Now the trip has come to the tiny vehicles, the micro machines, these finely-modeled donations that have been fixed fixtures in many children’s rooms over the past decade.
The problem with the “Micro Machines World Series” is that it was more fun to sit down on the living room floor in the tailoring position, declare “Brum, Brum!” And scramble the parquet with all the actual miniature cars I used to have in the room.
For even with plenty of game releases, the brand “Micro Machines” still works as a toy. And the “World Series” is a fun-filled fun without any style or substance.
I’m not going to go around the porridge with this: “Micro Machines World Series” lacks content.
Even though the game is based on miniature vehicles and the crutches that occur in the micro-universe between the salt bush and your cheesecake, it does not mean that the game should be minimal on content.
For the solo player, it is almost nada and nothing to do, besides throwing some lane down against the computer-controlled opponents. Not even it is particularly rewarding, all the time the opponents artificial skill level is sky high.
Note my words: Without the PlayStation Plus, pay-as-you can subscribe to online gaming, “Micro Machines World Series” is a sad affair. At best, it is you against a mate on a limited number of courses, against an army of immortal computer-controlled drivers.
There are standard modes of race, battle, and elimination with minimal customization capabilities – it does not work as developers Codemasters have really tried.
Useful over network when it works
But yes, something is here.
If you have already bought “Micro Machines World Series”, it’s the refurbished game mode and online game that will be your sweet comfort.
A little news has been the space since the previous releases: Each vehicle has three unique skills – in addition to a pair of voice-based replies that are supposed to constitute a personality(note) – and these skills are tailored to combat.
It may be the bulldozer who sets up walls to keep the opponent out of the target area in a round of the King of the Hill, or it may be the truck that cools dynamite cubes into the worst milling targets to chase away the enemy.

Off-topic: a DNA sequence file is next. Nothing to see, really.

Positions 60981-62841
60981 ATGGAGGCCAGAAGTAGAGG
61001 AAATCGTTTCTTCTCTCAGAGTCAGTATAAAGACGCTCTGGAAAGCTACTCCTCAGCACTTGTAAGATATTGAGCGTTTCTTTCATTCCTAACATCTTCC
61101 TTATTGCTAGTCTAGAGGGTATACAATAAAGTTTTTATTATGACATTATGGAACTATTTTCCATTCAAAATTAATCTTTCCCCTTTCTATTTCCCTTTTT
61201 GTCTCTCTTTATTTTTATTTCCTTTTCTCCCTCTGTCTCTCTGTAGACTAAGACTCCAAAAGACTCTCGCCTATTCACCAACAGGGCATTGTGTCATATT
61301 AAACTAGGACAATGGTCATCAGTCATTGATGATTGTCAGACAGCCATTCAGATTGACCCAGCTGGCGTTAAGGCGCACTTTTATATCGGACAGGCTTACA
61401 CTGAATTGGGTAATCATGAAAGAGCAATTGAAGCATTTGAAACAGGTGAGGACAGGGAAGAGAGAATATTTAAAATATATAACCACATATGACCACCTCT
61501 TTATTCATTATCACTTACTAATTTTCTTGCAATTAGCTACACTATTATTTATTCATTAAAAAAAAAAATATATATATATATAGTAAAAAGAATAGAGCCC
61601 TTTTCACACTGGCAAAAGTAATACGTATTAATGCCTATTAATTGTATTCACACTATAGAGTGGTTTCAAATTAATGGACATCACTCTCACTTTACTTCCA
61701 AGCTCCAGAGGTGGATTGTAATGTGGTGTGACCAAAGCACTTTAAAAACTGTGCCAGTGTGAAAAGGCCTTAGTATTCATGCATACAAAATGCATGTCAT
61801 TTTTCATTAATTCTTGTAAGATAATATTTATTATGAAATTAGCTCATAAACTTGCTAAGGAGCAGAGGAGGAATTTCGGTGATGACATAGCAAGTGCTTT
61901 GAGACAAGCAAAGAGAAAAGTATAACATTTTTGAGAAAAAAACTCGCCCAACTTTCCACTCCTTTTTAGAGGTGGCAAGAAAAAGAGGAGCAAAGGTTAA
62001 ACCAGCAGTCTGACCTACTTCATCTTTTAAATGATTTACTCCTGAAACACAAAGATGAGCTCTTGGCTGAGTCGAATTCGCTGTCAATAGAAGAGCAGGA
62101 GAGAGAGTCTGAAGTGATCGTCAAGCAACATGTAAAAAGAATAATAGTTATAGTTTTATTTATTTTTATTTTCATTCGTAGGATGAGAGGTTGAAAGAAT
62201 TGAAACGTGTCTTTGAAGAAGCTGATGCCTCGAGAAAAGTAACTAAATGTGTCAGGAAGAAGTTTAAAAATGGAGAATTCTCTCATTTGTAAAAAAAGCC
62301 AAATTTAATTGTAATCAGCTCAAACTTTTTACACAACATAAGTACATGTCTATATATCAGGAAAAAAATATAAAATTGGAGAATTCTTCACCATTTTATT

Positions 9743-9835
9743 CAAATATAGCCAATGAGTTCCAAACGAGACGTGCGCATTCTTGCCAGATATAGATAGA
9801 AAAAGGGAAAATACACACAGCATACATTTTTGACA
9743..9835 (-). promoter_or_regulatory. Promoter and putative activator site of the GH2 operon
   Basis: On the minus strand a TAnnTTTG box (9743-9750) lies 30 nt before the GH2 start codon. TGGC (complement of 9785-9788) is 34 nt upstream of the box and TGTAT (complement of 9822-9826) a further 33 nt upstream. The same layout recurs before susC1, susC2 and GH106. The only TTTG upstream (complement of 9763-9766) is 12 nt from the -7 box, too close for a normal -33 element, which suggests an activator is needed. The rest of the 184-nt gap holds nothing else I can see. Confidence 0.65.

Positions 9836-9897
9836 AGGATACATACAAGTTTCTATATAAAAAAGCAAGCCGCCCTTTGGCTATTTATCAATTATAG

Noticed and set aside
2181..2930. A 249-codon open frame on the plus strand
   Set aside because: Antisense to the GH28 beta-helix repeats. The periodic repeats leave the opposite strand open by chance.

With enough human opponents and fellow players, “World Series” may be quite enjoyable, with tight driving control combined with dirty tricks and lanes filled with fun details.
Unfortunately, the rarity of a game is corrupted by a lab matchmaking system and a limited number of active players – mostly I had to compete against one or two players, of which the remaining ten players were computer-controlled.
In other words, at this time, the online game in the “Micro Machines World Series” is not a good argument for signing up with this left-handed work.
It’s the nail in the coffin for a game that does not offer any career mode or grand Prix opportunity for solo players.
There are some aspects of gaming experiences that should be critically per se. And like many reviewers of the “Micro Machines World Series”, either let go unaware or not emphasize in a proper manner in its assessment.
It may be due to reddish nostalgia, dubious editorial practice or other circumstances. I will not go into that.
What I would rather write in this case is: Beware. And do not believe in any circumstance that the “Micro Machines World Series” is a misunderstood game.
The “Micro Machines World Series” is out for PS4, Xbox One, Windows, Linux, and Mac.
Originally posted 2017-08-16 18:51:29.